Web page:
- Be fully transparent. From start to finish, it is the responsibility of the employer to ensure applicants and employees are informed that a consumer report may be obtained for employment purposes. Applicants must remain informed throughout the process of any action the employer plans to take (before the action is taken). See “Step 2: Obtain Required Information and Provide Disclosure” in “How to Comply With the FCRA When Conducting Background Checks” below for a more complete list of information the employer is required to provide to the employee.
- Obtain consent. This is done via written disclosure. It is legally required for employers to obtain written consent from an individual before obtaining their consumer report (See “Step 1: Determine Permissible Purpose and Obtain Written Consent” below for more information).
- Maintain confidentiality. Following comprehensive data confidentiality protocols is the responsibility of the employer. Ramifications of any breach of this information due to failure to maintain confidentiality falls on the employer.
How to Comply with the FCRA when Conducting Background Checks
Before running any sort of background check on any individual, it is of the utmost importance for the employer to have a solid and up-to-date understanding of FCRA requirements. Be sure to educate yourself on the responsibilities of employers, the rights of individuals, and the obligations of consumer reporting agencies (CRAs). From there, choose a reputable and FCRA-compliant CRA to conduct the background check. Research and select an agency that adheres to FCRA guidelines, provides accurate information and maintains data privacy and security. Then you’ll be ready to follow these steps:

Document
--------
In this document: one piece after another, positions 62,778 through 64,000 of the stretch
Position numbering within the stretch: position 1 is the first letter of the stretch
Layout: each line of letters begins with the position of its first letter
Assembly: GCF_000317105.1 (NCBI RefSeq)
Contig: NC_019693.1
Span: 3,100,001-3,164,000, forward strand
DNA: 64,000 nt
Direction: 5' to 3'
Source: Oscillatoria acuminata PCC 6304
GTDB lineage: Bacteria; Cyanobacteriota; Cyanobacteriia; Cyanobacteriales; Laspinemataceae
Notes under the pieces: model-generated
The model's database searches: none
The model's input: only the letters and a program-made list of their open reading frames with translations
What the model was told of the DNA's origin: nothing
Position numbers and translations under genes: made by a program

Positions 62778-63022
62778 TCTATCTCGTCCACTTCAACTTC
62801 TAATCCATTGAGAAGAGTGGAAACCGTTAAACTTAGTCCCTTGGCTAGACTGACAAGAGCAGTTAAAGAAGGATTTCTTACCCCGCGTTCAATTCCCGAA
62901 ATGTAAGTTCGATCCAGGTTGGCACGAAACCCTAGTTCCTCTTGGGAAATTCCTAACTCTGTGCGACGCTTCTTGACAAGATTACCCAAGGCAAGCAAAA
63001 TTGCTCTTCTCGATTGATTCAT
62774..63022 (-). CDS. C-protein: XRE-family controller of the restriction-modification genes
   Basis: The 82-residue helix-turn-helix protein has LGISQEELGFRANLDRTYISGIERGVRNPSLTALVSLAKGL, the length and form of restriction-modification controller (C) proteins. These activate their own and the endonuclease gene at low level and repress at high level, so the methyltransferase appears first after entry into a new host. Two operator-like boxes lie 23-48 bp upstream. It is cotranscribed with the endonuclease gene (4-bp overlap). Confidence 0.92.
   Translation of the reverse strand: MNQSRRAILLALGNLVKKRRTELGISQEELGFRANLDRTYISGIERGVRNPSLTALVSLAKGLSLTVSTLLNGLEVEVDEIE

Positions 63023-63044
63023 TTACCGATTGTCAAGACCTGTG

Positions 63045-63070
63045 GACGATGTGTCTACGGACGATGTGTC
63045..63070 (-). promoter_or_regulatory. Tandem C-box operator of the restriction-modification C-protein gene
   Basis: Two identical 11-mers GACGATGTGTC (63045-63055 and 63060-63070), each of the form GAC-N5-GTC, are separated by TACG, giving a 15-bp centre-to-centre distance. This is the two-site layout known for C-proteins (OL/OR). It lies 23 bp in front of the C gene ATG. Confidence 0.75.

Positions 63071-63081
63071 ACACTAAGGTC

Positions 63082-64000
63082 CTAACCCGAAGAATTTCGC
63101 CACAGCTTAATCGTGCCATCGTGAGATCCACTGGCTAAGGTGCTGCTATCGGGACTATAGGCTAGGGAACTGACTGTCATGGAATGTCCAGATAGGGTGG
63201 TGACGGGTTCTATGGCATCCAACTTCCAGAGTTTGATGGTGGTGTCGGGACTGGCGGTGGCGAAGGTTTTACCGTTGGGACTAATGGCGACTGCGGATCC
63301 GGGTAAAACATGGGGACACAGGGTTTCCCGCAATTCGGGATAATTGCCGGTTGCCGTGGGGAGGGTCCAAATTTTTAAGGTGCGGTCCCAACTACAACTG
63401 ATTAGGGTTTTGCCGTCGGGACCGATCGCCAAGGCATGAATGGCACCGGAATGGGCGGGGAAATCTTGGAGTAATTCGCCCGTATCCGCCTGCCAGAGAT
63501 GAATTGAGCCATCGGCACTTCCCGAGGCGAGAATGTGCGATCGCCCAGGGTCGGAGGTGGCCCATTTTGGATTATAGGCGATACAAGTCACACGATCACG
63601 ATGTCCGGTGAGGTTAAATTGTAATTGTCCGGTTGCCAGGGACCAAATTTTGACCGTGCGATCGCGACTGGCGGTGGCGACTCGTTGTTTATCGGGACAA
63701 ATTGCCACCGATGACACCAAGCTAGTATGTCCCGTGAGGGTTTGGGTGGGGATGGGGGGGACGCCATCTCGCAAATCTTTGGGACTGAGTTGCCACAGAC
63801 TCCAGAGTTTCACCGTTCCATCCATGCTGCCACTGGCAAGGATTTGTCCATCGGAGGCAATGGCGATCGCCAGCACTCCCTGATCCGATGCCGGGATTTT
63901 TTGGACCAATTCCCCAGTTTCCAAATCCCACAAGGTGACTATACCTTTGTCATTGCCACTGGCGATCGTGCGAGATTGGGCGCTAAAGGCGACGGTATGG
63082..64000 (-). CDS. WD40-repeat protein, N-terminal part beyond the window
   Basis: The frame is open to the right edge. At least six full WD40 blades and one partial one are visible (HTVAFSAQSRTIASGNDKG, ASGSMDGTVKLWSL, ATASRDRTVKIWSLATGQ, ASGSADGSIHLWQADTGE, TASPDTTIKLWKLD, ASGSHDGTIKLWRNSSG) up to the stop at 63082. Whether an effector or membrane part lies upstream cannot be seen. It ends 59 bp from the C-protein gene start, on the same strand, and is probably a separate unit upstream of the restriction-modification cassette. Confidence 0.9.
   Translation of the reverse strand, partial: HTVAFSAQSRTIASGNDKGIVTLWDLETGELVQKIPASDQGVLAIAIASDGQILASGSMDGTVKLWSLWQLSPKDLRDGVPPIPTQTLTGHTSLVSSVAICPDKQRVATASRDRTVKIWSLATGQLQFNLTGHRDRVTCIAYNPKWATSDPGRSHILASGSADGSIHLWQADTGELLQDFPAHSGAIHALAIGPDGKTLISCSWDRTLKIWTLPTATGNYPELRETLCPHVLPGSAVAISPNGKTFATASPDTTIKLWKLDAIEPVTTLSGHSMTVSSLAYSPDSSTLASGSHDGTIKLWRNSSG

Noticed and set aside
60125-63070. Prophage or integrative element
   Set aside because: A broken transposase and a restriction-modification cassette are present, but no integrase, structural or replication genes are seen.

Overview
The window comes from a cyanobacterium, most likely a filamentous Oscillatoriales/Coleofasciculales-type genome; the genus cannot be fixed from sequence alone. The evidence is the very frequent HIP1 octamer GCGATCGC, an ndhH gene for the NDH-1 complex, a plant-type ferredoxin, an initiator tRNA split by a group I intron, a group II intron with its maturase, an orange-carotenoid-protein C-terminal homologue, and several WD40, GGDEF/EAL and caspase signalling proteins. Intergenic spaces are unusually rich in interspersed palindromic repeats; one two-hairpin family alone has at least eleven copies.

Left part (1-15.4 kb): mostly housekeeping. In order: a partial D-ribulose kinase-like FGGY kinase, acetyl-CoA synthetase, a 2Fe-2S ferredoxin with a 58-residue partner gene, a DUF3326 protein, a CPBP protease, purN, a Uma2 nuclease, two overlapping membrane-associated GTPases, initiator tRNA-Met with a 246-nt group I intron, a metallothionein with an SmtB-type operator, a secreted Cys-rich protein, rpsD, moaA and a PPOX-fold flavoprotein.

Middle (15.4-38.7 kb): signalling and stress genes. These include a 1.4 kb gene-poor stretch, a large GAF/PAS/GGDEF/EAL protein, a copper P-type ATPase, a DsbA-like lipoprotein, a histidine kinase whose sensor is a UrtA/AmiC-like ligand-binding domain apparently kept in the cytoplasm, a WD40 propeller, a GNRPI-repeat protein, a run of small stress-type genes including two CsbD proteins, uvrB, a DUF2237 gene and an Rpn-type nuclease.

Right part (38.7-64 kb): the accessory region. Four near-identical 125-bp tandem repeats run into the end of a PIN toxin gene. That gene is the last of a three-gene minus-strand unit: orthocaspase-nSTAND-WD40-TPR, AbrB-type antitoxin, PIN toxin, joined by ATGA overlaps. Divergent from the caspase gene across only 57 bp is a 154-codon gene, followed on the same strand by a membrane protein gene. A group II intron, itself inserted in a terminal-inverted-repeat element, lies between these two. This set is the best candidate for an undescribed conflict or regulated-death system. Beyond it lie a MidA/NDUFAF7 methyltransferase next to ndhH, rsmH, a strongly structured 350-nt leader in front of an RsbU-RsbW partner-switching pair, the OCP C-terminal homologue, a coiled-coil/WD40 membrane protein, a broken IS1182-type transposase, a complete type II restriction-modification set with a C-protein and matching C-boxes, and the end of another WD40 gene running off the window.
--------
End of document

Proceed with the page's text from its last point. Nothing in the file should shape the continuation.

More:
Step 1: Determine Permissible Purpose and Obtain Written Consent
In order to rightfully conduct a background check, you must have a legitimate reason for doing so (and use the acquired report for only the specified purpose). This is enforced by the FCRA and typically includes making employment-related decisions such as hiring, firing or promoting an employee. This is not a complete list however, and it is recommended to consult with a legal professional before moving forward with obtaining a consumer report. Once you have determined a permissible purpose, you’ll need written consent in the form of a stand-alone document. This must be completely separate from any and all other forms and clearly state that a background check will be conducted.